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Five Ways to Pull Out of Your Creative Nosedive

If it’s been too long since you heard from your muse, it’s time to shake things up.

It happens eventually to everybody in the music business. Whether you’re a professional musician, instrument distributor, or music store retailer, there will come a time when it seems like forever since you last had a creative thought.

Usually, the dry spells come and go. Sometimes, though, it seems like it might be time to start learning how to code.

To get ahead of that level of desperation, here are a few ways to pull out of your creative nosedive before the dullness and boredom overwhelm you.

Get back to Nature

Nature is constantly re-creating itself. No day is identical to any other day. The seasons proceed in an orderly fashion, but this spring is different from last spring and next year will be different too. So, when you are done reading, go outside. Breathe. Feel. Smell. Touch. Listen. There is an entire creative symphony going on right outside your door.

Connecting with nature for just a few minutes every day could help your creativity blossom!


Action leads to motivation. A lot of people get that backwards. But if you’re sitting around waiting for something to happen, flip the script.

Creativity involves the mind and body. Exercise improves circulation and gets more oxygen to your brain. It’s not uncommon to feel creatively energized after a run or yoga session. A regular exercise routine can also help sustain your creative energies.

Be advised, however: If you’re still milking the Covid-19 exercise regimen—eye-guzzling Netflix and pounding down gluten-free snacky cakes—check with a doctor before you get too bold. Baby steps.

Pretty soon, a walk around the park might turn into a bike ride, a real hike involving a hill or two, or maybe even the neighborhood record for the most consecutive pogo-stick bounces. The idea is simple: get your muscles moving, your blood pumping, and your creative juices flowing.


A line from the movie The Gods Must be Crazy sums it up neatly: A woman asks the woman sitting next to her in the cafeteria, “Is the noise in my head bothering you?”

With all the relentlessly competing thoughts, decisions, to-do lists, schedules, and other pay-attention-to-me voices rattling around in our brains, it’s no wonder any creative thought ever avoids being strangled in the crib.

Try just letting it all go. Emptying your mind opens all kinds of doors to creativity. Did you ever forget the name of a song that was right on the tip of your tongue? And how, as soon as you stopped trying to remember it, boom! It came right to you.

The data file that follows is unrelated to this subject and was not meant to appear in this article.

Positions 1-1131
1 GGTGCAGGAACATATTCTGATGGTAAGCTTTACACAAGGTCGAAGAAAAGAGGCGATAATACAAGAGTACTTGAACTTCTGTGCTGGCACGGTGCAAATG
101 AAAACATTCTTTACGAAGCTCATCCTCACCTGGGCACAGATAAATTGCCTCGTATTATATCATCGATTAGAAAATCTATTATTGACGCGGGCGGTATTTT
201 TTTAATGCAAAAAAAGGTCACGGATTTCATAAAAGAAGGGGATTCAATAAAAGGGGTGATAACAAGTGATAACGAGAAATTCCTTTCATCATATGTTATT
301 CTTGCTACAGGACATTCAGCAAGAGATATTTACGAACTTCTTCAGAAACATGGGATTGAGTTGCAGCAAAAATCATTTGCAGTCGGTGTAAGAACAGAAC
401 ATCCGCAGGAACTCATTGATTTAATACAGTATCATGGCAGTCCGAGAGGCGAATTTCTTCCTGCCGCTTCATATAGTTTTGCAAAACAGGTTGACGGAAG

Meditation is like that. Stop thinking. Space out. Don’t try to be creative. If a thought pops up—they always do—recognize it and let it go. That’s important because if you’re struggling with your creativity, the last thing you want to do is meditate on the problem.

Clearing your mind is proven to help reduce stress and anxiety, enrich self-awareness, promote emotional health, and lengthen attention spans, all of which makes it sound like an ideal solution to a creativity block.

Don’t know where to begin regarding meditation? To get started, simply sit comfortably in a quiet space, back straight with legs crossed or feet flat if you’re more comfortable sitting in a chair, close your eyes, and focus on your breath—in and out, in and out. Simply focus on your breath the whole time. Breath naturally. Don’t try to control your breath though you’ll probably find that your breathing slows down as you become more relaxed.

Start with five minutes and gradually add more time as is comfortable and pleasurable. If thoughts come in, simply watch them, as if you’re watching a movie gently moving across your field of vision. Don’t engage your thoughts with feelings or judgments. They’re just thoughts. Thinking about throwing your mother-in-law over Niagara Falls is a world apart from actually doing it …

There are a ton of videos, books, apps, and other resources regarding meditation. Most important is to do it regularly and consistently. Try to meditate at the same time on the days when you meditate. It probably won’t take long to notice the correlation between meditation and increased creative energy.


Get a piece of paper, a couple of crayons, and have at it. Don’t overthink it—in fact, try not to think about it at all—just see what comes. Creativity is not limited to one form of expression, and falling into an uninspired rut happens. When it does, other creative outlets can shake up the norm and fuel our overall creative capacities.

Visit a museum. Take a pottery class. If you’re a musician or singer, try switching genres. Try turning a rap song into an aria. If you’re the lead guitar in a heavy metal band, try playing a real headbanger using a classical style. Have fun. Play. Uhm. Be creative?


“If you want to be a writer, you must do two things above all others: Read a lot and write a lot.” So says Stephen King.

Reading—books are most helpful—expands cultural horizons and introduces new ideas, concepts, and approaches. Books defy the constraints of the physical universe: they transport readers to different worlds and take them back and forward in time. Who knows, maybe you’ll find in the written word an idea that suddenly organizes all the random little thoughts you’ve been thinking into a creative explosion.

Don’t settle for anything less than your creative self! And don’t be worried if you run into creative walls from time to time. Your muses are simply waiting for you to wake up your creativity!

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